If you check out the list of 2020 Democratic presidential candidates, just blink and it will change.
This article, authored in March 2019, sees an abundant field of candidates already in place for the 2020 US presidential election. Thirteen notable ones, to be exact, with more on the way. From senators to governors to mayors and to motivational speakers, a number of Democrats have lined up to challenge Donald Trump for the prize. Your next presidential election candidates’ list is an ever-changing phenomenon. Hell, even some Republicans might get in on the action. To see the list of Democrats in the race now, we have a page for that.
2020 promises to be the most expensive race in US presidential elections history. Will a bruising primary change Democratic fortunes and help Donald Trump?
2020 Democratic Presidential Candidates: Splitting the Vote
Without a doubt, this is a crowded Democratic field, and one where vote totals are going to be diluted. Earlier states with a fuller field could see some very diverse delegate counts going all over the place. Kamala Harris might get a couple in Iowa, so might Bernie Sanders, so might Joe Biden if he runs, but they probably won’t be alone. This far out, how the delegates will allocate specifically is impossible to know, but if there are 10 to 15 so-called major candidates, it stands to reason that someone could “win” the Iowa Caucuses with 20 or 25 percent of the vote, translating to few actual delegates.
This gets more interesting with the fact that the Democrats do not do winner-take-all states. There were none in 2016, and no indication that any are forthcoming in 2020.1 Ten Democratic candidates splitting the vote, maybe 15? Compare this to just a handful of Democrats in 2016, one of whom was considered a clear favorite. There is no favorite this time, anyway, but in a field this big, it’s wide open.
2020 Democratic Presidential Candidates: Floor Fight?
Still, let’s not talk about a brokered 2020 Democratic Convention just yet. Sure, it could come down to the convention floor, but a lot of the names that you see on the board today, March 2, 2019, will not be on it in a year. Some will most likely drop out in 2019, and we would think those are the longshot contenders. We will let you determine for yourselves who those are. Others not performing well in the early states may wait until Super Tuesday to pull the plug. Those pledged delegates are released if they drop out of the race. So, will some candidates stay in past their presidential sell-by date in hopes they can make things interesting on the convention floor?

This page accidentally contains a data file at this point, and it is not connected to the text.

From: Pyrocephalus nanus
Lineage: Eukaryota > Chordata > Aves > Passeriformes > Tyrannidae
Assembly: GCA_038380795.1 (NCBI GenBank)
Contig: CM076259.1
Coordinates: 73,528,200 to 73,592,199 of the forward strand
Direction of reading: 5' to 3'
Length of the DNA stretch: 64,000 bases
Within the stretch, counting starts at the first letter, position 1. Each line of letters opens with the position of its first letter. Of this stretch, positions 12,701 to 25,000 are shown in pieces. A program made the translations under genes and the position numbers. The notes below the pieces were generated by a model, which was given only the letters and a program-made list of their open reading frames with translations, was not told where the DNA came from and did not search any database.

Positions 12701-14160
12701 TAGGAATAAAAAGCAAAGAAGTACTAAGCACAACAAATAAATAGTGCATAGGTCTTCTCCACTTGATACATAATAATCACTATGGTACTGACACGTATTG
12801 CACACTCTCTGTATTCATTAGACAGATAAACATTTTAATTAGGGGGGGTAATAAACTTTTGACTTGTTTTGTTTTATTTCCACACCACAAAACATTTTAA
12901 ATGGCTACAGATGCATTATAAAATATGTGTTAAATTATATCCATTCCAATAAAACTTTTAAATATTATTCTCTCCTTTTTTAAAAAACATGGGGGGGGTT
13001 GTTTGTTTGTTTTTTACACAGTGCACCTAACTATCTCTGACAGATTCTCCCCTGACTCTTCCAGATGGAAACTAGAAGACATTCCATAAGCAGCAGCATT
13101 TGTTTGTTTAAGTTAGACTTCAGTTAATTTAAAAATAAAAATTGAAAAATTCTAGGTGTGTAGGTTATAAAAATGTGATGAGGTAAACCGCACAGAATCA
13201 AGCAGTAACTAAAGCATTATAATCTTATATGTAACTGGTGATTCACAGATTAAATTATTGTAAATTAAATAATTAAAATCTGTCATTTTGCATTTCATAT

When it comes to the potential of a brokered convention, there is a reason it has not happened in over 40 years: neither party wants the headache. Not only that, but fields tend to be smaller than this, and the power brokers close ranks around a particular person to avoid such a thing. The convention is in essence a four-day party to celebrate the presidential nominee, and a four-day campaign ad. Not knowing who that person is makes their job of celebrating the nominee non-stop difficult.
2020 Democratic Presidential Candidates Look Back to 1976
The diluted 15-candidate Democratic field did not hurt Jimmy Carter in 1976, though there were variables in place then that are not now. Gerald Ford took over for the resigned Richard Nixon, and America was still mad over Watergate. Ford pardoned Nixon, an event over which we can discuss the long-term historical merits but in that day, it helped cost him the election. There was a political climate for change back then which Carter harvested. Today, there is a climate for change among some, but it is not universal. Donald Trump happens to be on the ballot this time, and he has his reliable base of support.
Some “ABC” Democrats tried to stop Jimmy Carter in 1976, who had good luck with early states and was strong in the South and Midwest. By then, however, enough voters rallied behind Carter that it was too late. Could something similar happen in 2020 with one particular candidate and the rest ganging up on him or her?
2020 Democratic Presidential Candidates Have A Long Battle Ahead
While the 2020 Democratic field is rather plump now, and only about to get bigger these next few months, the attrition is going to come. From whom, we do not know, nor when. The sheer reality is that not all of these candidates will gain traction. Some will not make it off the runway, so to speak.
Eventually, the voters will thin the herd on their own, but with this many candidates, and superdelegates not voting in the first round, will anyone get a majority on the first ballot?2 This is a question that cannot be credibly answered in the first quarter of 2019. We might not even be able to answer it in the first quarter of 2020. If the Democrats do not rally behind a particular candidate, however, things could get quite interesting for their party in this unfolding campaign.
1: Which States Have Winner-Take-All Primaries Or Caucuses? Some Big Ones Are On The Horizon (Bustle, March 9, 2016)
2: DNC Votes To Largely Strip ‘Superdelegates’ Of Presidential Nominating Power (NPR, August 25, 2018)